When you perform an interplanetary voyage, it saves you a lot of fuel when you wait for the planets to be aligned in a way that you can reach your destination with a simple hohmann transfer. In the case of Kerbin->Eve, that would be when Eve is about 54° behind Kerbin (there is a handy online alignment calculator for KSP).
When you enter the Eve planetary system, you should first get into an Eve parking orbit.
You can do so with minimal fuel when you adjust your course early so you get into Eve's atmosphere at a height of 72km. That way you can perform an aerobrake maneuver and get into an eve orbit with minimal fuel expense. Aerobrake at Eve is now much harder - you would surely burn in atmosphere, unless you will bring heat shield - but then you don't need it on Gilly.
Then you just need to perform a normal Hohmann transfer from Eve to Gilly, like you would from Kerbin to Mun (although you need to aim a lot better because Gilly and its gravitational sphere of influence is tiny). Because Gilly has such a low gravity, landing on Gilly is rather trivial (It does in fact require so few energy that a Kerbonaut on EVA can get from a Gilly orbit to the surface and back to the ship using just his jetpack. But this stunt is rather tricky to pull off, so you should rather land with the capsule).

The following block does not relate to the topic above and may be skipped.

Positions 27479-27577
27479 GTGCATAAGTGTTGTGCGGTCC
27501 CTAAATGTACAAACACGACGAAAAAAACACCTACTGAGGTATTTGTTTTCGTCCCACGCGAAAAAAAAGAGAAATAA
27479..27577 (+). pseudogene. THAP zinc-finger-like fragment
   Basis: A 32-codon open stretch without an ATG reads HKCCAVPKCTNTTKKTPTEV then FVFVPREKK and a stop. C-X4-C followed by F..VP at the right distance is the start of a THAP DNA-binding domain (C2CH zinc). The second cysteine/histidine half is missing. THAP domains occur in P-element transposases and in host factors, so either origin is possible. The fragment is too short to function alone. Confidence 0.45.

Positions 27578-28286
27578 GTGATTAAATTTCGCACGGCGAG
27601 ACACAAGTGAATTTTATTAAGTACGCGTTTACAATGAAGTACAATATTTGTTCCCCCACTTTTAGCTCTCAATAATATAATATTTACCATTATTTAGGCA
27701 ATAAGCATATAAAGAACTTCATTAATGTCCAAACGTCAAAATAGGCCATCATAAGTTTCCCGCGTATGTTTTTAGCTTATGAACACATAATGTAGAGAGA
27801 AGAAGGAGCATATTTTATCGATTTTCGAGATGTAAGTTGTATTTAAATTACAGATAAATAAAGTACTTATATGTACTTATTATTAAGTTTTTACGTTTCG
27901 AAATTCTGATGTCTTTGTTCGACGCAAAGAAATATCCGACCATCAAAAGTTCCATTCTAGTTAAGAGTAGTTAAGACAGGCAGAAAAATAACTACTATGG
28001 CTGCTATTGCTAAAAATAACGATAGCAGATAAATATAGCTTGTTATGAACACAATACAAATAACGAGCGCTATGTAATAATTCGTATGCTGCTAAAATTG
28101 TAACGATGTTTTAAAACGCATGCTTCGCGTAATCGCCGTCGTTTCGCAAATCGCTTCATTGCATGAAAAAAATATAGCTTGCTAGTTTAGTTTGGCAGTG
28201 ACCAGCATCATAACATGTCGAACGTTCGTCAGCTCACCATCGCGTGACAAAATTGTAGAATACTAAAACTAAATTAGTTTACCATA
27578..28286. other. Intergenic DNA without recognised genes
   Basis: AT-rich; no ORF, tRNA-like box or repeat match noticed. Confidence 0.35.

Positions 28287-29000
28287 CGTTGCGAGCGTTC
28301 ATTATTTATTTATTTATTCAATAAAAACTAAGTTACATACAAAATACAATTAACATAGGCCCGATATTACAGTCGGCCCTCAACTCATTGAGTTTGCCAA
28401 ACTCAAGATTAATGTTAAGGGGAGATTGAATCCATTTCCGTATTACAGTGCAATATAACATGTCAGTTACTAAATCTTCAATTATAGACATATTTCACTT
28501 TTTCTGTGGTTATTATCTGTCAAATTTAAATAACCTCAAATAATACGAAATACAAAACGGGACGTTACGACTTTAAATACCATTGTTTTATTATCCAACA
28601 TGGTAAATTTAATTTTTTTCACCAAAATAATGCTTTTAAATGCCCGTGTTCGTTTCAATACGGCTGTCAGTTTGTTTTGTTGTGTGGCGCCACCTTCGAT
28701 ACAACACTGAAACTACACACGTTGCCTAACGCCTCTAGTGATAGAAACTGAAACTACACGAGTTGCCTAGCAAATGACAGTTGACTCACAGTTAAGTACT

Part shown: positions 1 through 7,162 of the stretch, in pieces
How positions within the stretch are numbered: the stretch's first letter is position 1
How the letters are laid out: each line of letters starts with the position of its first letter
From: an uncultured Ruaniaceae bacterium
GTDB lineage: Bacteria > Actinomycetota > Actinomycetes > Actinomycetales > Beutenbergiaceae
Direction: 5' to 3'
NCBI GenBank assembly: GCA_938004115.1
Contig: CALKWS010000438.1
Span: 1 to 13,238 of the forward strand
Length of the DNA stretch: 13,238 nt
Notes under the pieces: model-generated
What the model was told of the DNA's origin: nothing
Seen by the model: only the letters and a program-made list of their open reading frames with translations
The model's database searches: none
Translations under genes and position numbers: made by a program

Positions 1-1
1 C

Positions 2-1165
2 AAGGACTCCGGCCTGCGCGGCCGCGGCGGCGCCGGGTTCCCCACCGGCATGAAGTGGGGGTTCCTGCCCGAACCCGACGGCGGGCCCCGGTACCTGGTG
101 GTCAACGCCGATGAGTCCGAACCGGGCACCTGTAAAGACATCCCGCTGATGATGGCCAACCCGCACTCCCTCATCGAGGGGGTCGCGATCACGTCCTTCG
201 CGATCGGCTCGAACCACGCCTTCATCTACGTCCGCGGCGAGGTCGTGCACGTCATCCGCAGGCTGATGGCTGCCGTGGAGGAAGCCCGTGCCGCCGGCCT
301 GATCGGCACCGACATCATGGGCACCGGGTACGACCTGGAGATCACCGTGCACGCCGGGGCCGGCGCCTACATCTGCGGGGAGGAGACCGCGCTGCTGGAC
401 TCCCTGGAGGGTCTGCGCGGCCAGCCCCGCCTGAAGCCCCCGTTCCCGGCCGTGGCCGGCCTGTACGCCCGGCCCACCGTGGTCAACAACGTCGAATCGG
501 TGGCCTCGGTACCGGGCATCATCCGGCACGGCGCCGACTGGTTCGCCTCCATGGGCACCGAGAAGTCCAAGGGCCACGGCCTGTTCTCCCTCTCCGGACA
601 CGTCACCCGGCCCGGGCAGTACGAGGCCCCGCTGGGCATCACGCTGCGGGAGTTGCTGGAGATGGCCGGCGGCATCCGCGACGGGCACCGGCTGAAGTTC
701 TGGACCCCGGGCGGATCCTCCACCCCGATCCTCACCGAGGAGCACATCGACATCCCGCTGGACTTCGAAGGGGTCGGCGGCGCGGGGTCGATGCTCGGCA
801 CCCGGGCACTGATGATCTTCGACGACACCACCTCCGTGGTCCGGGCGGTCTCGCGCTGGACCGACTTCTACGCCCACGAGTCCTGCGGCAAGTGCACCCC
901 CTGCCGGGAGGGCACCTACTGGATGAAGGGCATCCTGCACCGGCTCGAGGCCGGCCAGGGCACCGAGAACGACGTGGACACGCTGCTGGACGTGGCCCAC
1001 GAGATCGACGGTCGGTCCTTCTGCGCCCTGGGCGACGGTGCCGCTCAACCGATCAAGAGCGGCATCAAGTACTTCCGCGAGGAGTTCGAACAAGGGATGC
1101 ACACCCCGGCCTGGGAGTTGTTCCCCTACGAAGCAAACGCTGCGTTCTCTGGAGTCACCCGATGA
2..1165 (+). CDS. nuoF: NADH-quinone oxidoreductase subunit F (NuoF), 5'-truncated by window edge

When you got your science and would like to get back, it is a lot more effective to return to a low Eve orbit and start from there than starting directly from Gilly. This is because of the Oberth effect: expending fuel near a large gravity well is more efficient than in a high orbit around it. Again, you should have some patience and wait until the planetary alignment is correct (we return to our handy calculator and find out that this is when Eve is 36° behind Kerbin).
By the way: As you might have noticed, a mission to Gilly is a mission to Eve orbit plus a field-trip to Gilly. That means you should try to combine it with some exploration of Eve. Returning from the surface of Eve is by far the most challenging thing you can do in KSP. When you want science points, there are many more lower-hanging fruits for you to pick up. But just landing on Eve when you don't intend to get back is quite simple. A simple probe-lander to Eve surface just needs a probe-core, a parachute, a heat shield, an antenna, a few batteries and solar cells and the scientific instruments. With just about 1/2 ton of additional payload you can get surprisingly valuable instrument results from Eves upper atmosphere, lower atmosphere and surface.
When you have no scruple to sacrifice a Kerbal for science, you could expend about one ton and use a manned no-return Eve lander for crew reports, EVA report and a surface sample (you monster).